Commemorating Holocaust Remembrance Day


For Immediate Release
May 3, 2024


Commemorating Holocaust Remembrance Day

Magda Bognar was just 23 years old when she was incarcerated in Altenburg, a subcamp of the Ravensbruck concentration camp – the largest concentration camp designated specifically for women during the Holocaust. We know little of her story; she did not speak much of her experiences in her lifetime.

But Magda did write about them. In a poem titled “Ma, tegnap, holmap” (“Today, yesterday, tomorrow”), Magda wrote: 

The intern camp dreadful to recall
eight hundred in one place, to sleep on cement
to queue for one bit of bread, a little warm food
terrible struggle for terrible survival…
Our hair shorn, brutally disfigured
waited for our fate in a single silk shred
and the march began, in a horrible procession
we could hardly drag our worn out bodies in the terrible heat…
famished all day you were wallowing in dust…

Starting Sunday at sundown and extending through Monday at sundown, we observe Yom HaShoah. Also known as Holocaust Remembrance Day, Yom HaShoah is a solemn occasion to remember the six million Jews and the millions of others – persons with disabilities, LGBTQI+ persons, Roma and Sinti, and other targeted groups – who were persecuted and brutally murdered at the hands of the Nazis. It is also an occasion to commemorate the countless acts of bravery of those who resisted.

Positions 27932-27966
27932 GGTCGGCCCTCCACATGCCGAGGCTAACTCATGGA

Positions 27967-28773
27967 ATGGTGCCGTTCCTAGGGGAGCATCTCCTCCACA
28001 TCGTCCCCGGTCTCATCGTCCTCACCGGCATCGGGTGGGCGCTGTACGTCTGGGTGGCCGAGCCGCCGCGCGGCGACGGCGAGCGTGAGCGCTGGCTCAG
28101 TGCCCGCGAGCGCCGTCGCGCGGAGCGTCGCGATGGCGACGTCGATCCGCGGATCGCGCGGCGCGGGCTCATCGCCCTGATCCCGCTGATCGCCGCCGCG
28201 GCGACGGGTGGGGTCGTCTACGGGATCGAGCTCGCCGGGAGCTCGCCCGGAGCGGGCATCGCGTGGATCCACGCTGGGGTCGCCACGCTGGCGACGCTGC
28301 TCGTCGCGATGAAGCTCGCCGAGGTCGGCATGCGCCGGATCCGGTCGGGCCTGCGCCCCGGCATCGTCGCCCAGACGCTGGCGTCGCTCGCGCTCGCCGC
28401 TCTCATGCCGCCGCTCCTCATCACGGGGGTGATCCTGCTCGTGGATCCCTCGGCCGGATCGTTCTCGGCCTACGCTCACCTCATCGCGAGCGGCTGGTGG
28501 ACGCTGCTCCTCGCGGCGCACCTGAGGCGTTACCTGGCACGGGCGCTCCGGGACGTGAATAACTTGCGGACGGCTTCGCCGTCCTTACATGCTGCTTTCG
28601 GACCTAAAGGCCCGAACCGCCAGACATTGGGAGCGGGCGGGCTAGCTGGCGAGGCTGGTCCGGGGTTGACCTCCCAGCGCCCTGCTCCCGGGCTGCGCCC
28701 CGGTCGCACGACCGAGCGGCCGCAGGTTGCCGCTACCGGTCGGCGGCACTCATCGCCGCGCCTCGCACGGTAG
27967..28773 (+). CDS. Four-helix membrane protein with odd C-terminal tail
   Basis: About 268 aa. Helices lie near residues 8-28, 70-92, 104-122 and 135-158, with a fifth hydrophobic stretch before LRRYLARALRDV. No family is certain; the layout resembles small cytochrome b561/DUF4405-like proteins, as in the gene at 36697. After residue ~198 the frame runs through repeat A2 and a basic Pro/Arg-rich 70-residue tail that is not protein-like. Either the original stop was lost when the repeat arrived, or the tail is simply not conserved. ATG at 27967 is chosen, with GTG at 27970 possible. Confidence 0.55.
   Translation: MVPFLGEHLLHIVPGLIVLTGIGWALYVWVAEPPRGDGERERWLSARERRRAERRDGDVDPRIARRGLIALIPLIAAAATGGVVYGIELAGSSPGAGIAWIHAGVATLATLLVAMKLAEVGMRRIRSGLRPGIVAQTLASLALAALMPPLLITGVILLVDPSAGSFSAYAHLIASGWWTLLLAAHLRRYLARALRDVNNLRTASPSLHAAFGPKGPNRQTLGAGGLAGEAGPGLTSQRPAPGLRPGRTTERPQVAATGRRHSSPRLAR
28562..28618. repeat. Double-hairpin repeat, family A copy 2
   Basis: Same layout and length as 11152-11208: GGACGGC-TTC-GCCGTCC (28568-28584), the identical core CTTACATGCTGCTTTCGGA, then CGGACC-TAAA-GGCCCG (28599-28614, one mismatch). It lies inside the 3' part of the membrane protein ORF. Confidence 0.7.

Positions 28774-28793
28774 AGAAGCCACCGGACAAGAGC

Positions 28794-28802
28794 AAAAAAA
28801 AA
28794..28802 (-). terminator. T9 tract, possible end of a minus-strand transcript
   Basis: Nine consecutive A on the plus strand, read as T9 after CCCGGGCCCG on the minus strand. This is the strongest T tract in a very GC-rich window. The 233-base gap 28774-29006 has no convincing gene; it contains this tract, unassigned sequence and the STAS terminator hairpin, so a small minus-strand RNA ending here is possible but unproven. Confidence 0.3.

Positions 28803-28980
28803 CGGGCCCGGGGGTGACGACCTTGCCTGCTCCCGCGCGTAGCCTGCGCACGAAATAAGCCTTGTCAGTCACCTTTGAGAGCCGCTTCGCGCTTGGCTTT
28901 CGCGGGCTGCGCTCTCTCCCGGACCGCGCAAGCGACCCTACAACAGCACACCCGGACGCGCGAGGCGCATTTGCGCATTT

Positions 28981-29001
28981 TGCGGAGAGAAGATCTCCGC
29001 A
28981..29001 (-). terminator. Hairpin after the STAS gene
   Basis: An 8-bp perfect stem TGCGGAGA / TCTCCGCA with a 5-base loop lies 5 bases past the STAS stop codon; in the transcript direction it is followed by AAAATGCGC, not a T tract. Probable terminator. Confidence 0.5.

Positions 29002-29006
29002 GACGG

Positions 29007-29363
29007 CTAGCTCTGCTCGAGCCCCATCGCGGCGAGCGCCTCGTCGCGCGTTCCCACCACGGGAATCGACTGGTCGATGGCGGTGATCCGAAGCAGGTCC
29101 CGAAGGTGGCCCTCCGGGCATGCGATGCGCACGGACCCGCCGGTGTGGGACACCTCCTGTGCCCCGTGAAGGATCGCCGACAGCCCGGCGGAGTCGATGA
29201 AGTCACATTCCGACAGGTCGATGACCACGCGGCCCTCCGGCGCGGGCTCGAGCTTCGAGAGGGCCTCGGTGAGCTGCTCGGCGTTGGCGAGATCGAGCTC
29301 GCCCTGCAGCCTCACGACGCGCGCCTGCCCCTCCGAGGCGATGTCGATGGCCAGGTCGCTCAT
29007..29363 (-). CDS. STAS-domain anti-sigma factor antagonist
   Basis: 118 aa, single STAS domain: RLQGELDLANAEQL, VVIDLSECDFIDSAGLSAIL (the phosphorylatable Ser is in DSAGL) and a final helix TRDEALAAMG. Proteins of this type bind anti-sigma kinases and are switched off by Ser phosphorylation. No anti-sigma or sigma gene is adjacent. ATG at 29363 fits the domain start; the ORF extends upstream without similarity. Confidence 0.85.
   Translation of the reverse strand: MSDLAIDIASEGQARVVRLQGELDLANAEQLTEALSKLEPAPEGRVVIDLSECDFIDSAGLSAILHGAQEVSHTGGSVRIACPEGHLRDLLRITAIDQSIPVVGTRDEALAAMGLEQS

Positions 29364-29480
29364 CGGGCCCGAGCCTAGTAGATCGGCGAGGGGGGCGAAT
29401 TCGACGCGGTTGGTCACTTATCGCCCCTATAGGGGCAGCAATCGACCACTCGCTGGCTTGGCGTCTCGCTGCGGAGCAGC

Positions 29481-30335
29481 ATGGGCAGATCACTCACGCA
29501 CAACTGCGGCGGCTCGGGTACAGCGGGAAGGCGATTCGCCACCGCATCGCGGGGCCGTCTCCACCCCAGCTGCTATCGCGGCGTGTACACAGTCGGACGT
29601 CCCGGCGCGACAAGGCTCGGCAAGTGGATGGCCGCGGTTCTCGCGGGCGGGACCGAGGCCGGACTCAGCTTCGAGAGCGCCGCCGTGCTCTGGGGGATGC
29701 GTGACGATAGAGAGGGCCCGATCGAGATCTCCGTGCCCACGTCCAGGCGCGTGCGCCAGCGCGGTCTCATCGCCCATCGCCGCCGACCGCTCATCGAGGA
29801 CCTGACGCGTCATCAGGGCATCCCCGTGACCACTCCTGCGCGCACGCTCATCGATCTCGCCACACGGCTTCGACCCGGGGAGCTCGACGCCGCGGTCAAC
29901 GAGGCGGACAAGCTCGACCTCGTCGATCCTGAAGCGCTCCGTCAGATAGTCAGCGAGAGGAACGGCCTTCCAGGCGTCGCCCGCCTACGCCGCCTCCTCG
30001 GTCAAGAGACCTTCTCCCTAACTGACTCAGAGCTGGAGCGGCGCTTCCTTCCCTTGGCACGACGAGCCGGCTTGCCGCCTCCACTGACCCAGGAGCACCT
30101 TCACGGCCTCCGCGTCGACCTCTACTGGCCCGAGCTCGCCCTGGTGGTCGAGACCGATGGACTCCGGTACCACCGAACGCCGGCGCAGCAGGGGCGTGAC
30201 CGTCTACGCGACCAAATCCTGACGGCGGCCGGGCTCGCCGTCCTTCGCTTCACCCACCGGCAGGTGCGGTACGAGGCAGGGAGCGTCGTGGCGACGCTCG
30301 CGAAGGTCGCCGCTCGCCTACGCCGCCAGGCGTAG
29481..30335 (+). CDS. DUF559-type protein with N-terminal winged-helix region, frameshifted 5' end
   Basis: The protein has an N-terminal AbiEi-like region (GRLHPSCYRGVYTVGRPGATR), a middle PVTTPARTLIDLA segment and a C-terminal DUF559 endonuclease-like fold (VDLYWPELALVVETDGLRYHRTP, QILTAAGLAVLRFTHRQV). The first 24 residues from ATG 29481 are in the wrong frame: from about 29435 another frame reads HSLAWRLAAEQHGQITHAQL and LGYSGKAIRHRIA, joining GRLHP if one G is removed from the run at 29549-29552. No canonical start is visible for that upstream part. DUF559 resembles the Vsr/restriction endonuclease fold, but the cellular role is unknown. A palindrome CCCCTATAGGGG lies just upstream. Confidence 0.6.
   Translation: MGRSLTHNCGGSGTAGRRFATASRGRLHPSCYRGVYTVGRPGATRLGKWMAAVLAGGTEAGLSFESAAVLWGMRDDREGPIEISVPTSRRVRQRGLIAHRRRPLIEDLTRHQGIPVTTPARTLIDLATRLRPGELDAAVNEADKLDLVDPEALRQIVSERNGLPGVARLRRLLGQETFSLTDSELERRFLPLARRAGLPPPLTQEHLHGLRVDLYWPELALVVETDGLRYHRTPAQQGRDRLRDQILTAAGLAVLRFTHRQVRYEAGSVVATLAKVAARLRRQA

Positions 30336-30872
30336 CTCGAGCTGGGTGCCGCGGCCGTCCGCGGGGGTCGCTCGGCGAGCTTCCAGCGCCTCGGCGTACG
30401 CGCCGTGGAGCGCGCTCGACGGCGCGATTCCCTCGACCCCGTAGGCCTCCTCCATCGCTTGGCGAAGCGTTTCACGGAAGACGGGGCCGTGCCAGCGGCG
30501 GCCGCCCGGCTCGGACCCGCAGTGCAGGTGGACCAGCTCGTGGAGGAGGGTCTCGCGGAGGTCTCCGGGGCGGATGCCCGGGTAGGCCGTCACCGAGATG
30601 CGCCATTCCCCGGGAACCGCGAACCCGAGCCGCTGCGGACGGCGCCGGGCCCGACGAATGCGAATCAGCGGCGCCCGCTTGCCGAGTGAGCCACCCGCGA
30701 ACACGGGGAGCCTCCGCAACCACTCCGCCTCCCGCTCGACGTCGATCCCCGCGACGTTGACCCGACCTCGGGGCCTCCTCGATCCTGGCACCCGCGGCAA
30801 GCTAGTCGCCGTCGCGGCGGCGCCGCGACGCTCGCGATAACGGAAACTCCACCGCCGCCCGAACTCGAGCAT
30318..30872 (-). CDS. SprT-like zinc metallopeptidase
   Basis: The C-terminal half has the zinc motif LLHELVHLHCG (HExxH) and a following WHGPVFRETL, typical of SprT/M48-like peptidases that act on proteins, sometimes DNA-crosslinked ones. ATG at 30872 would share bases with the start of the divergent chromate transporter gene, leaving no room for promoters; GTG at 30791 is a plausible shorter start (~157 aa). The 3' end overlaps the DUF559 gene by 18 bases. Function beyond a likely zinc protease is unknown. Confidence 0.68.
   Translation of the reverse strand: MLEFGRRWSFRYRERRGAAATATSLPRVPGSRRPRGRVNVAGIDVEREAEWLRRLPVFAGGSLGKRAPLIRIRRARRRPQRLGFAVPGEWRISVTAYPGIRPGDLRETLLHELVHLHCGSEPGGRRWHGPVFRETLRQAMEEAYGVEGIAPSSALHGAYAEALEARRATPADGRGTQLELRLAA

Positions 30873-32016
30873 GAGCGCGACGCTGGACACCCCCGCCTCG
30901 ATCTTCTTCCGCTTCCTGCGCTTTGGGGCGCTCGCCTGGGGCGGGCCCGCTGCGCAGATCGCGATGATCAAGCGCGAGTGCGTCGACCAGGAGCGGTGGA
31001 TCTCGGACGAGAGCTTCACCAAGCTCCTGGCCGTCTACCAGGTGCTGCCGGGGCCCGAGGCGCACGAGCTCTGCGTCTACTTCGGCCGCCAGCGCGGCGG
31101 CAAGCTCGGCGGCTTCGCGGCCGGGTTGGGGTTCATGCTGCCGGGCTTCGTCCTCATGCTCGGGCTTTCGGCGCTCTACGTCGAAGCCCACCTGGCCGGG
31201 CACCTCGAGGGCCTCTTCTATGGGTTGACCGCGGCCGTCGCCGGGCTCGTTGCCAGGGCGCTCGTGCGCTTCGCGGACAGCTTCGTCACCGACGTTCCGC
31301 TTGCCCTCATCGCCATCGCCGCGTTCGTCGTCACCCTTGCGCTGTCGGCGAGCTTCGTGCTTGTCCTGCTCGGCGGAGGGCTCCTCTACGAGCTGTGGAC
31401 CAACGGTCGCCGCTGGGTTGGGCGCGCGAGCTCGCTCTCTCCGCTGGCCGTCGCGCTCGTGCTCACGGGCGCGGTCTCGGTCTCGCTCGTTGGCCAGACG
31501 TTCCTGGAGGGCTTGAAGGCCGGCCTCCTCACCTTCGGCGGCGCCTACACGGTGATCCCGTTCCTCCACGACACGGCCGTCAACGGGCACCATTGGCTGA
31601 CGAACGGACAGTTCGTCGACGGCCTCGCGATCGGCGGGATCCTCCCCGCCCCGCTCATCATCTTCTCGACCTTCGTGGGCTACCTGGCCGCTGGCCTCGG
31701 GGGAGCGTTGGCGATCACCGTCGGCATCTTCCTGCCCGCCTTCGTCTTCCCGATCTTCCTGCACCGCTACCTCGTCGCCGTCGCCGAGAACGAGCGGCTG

Through traditions like sharing stories of survivors and lighting candles in memory of the victims, we bear witness to the horrors of the Holocaust and stand against antisemitism, Holocaust denial and distortion, bigotry, and injustice in all forms, everywhere. This year’s commemoration is particularly sobering, as it comes seven months after the Hamas terrorist attacks on October 7 – the deadliest day for the Jewish people since the Holocaust – and amid the devastating conflict in Israel and Gaza that continues to this day. On Yom HaShoah, we recommit to standing up for human rights – and building a future where all marginalized communities can live in peace and safety.  

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